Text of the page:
Good design is something to be celebrated. It makes things pleasing to the eyeballs, and it makes things better and more enjoyable to use. Truly good design, of course, does both. The time, effort and art that goes into good design is a very welcome thing. But it’s not always obvious. Sometimes, examples of good design can be hidden, even evasive in some case. It can be overlooked because it’s so good. By which, we mean it blends into a bigger picture – say, a car – seamlessly. Or, it could be a case of the car being so dull that said good design is missed. And there’s a bit of that here (looking at you, Vectra), but by and large, the five cars we have selected below are here because each one has a design feature worth shouting about. Car design, as you’re about to see, isn’t about the car as a whole, it’s about the little details.
The Mk1 Vauxhall Vectra
No, really. The Mk1 Vauxhall Vectra hides within it a great bit of design. But where? Well, it’s one of the most used parts of the car. Yes, the wing mirrors. These are a design triumph. They could have just stuck wing mirrors on as per every other car, but no. Instead, the designers laboured over a design that incorporates flowing lines, the wing, the door and the bonnet. It makes the mirror a more organic, flowing part of the car. It’s a glorious bit of design that very few cars can claim to have bettered. Bravo, Vauxhall. Bravo.
The Mk1 Ford Mondeo
Yes, the humble first generation of the Ford Mondeo is worthy of this list, not because of how it was a brave and slippery departure from the Sierra it replaced, but because of a pen holder. Some of you, right at this very moment, are nodding in agreement. Yes, the Mondeo is on this list of design greats because Ford built a pen holder into it. A nifty little spot, built into the sweeping lines of the centre console, it was pointless but also brilliant. Or was it pointless? The Mondeo was a car aimed at middle management, so why not have a little spot down by the handbrake to hold your stainless steel Parker? The junior sales team, already envious of your Mondeo, would surely be pushed over the edge by that. This pen holder may have inspired other salespeople to push hard to close more deals and to make more money. This pen holder, then, could be responsible for widescale sales success. Or, it was just a cool spot to put a biro.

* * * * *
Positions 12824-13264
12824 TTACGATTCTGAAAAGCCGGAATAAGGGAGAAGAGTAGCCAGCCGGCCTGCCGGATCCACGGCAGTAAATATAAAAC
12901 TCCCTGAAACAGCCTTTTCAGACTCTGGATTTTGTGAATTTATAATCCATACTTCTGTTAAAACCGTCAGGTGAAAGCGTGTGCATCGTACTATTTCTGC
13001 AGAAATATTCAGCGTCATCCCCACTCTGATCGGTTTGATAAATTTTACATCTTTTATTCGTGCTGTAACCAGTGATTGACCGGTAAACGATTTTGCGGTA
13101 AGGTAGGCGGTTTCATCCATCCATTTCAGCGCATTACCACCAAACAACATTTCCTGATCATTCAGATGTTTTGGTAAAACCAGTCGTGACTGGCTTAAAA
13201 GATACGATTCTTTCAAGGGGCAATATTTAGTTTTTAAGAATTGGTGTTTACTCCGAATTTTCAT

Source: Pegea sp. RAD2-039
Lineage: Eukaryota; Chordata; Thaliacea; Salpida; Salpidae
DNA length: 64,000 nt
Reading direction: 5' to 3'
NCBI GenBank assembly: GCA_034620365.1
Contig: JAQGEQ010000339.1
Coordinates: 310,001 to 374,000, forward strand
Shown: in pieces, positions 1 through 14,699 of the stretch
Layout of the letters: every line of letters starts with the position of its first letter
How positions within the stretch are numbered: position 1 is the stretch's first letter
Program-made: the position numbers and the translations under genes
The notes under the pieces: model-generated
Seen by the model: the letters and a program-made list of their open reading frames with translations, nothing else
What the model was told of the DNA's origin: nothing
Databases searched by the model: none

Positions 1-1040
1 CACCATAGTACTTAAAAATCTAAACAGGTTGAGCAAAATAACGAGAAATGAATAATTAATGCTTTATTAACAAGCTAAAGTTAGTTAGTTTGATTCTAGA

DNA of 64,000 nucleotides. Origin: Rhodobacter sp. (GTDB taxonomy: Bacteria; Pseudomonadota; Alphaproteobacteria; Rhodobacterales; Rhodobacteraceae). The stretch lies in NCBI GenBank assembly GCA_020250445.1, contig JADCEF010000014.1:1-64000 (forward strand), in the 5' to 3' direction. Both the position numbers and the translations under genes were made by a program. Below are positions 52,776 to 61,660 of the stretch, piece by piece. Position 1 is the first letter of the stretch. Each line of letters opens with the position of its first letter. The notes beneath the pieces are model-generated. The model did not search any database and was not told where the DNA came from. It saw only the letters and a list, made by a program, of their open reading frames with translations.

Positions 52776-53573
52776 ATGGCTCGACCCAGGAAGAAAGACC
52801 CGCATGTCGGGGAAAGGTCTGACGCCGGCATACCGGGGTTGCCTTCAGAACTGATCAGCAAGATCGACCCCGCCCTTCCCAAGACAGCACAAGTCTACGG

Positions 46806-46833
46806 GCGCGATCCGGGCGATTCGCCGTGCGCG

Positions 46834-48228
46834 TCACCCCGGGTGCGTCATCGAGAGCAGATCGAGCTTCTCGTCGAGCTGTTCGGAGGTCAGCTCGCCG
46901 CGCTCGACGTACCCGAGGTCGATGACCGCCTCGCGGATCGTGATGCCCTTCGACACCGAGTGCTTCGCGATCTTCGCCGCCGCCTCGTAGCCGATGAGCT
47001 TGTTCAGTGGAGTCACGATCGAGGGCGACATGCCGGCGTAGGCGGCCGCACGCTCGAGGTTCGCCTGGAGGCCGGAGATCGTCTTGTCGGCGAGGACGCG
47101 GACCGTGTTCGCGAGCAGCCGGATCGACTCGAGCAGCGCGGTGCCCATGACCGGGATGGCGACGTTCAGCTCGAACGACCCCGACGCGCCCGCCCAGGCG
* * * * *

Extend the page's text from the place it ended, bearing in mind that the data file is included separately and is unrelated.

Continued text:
You can’t have a list of natty car design without including an offering from Sweden. And while there are many features across the history of Saab that we could talk about about, there is one in particular that we want to highlight, which is ironic given said feature actually turns lights out. Yes, we are of course here to celebrate the Saab ‘night panel’. It’s a simple little button on the dash the kills all all the interior illumination bar the speedometer. But why? Saab would have had you believe that it was to mimic the cockpit of a fighter jet. Saab also tell you it was to heighten the night time driving experience by giving the eye less to be distracted by. All we know is that while pointless in reality, it’s still pretty cool. You know, when it works. Which on most old Saabs is rare.
The Vauxhall Meriva
ANOTHER VAUXHALL? Yep, and this time is the car you totally forgot about – the Meriva. The first Meriva was more toaster on wheels than actual car. The second one, however, was much better, and had some serious design kudos. It featured not only a very clever cabin with sliding centre console, an optional panoramic roof and other goodness, but also some very clever doors. The rear doors opened from the C pillar, not the B as is tradition. This meant that getting the kids in and out was easier, especially if they were in a child seat. It was clever, it was designed with the family in mind, and if you need a handy, practical machine for yours, this is it. And all for less than two grand.
The MG ZS
The Rover 45 was an okay vehicle. More Werther’s Original on wheels than an actual car, it was the three-box vehicle of choice for people called Gerald. A regular wearer of a National Trust sticker, the 45 was a lot of things, but exciting wasn’t one of them. Imagine, then, when the MG ZS arrived. In normal trim, the tuned, stiffened, faster version of the 45 was a blinder of car. However, MG boffins weren’t done with just bright paint and MG badges. For a couple of extra quid, they would throw on an X Power body kit. Flared arches, vents in the wings, big alloy wheels and, if you wanted it, a whopping great boot spoiler big enough to make an Impreza blush. It was, and still is, a glowing example of what good design can do to an otherwise unassuming car. One day, ONE DAY we will have one.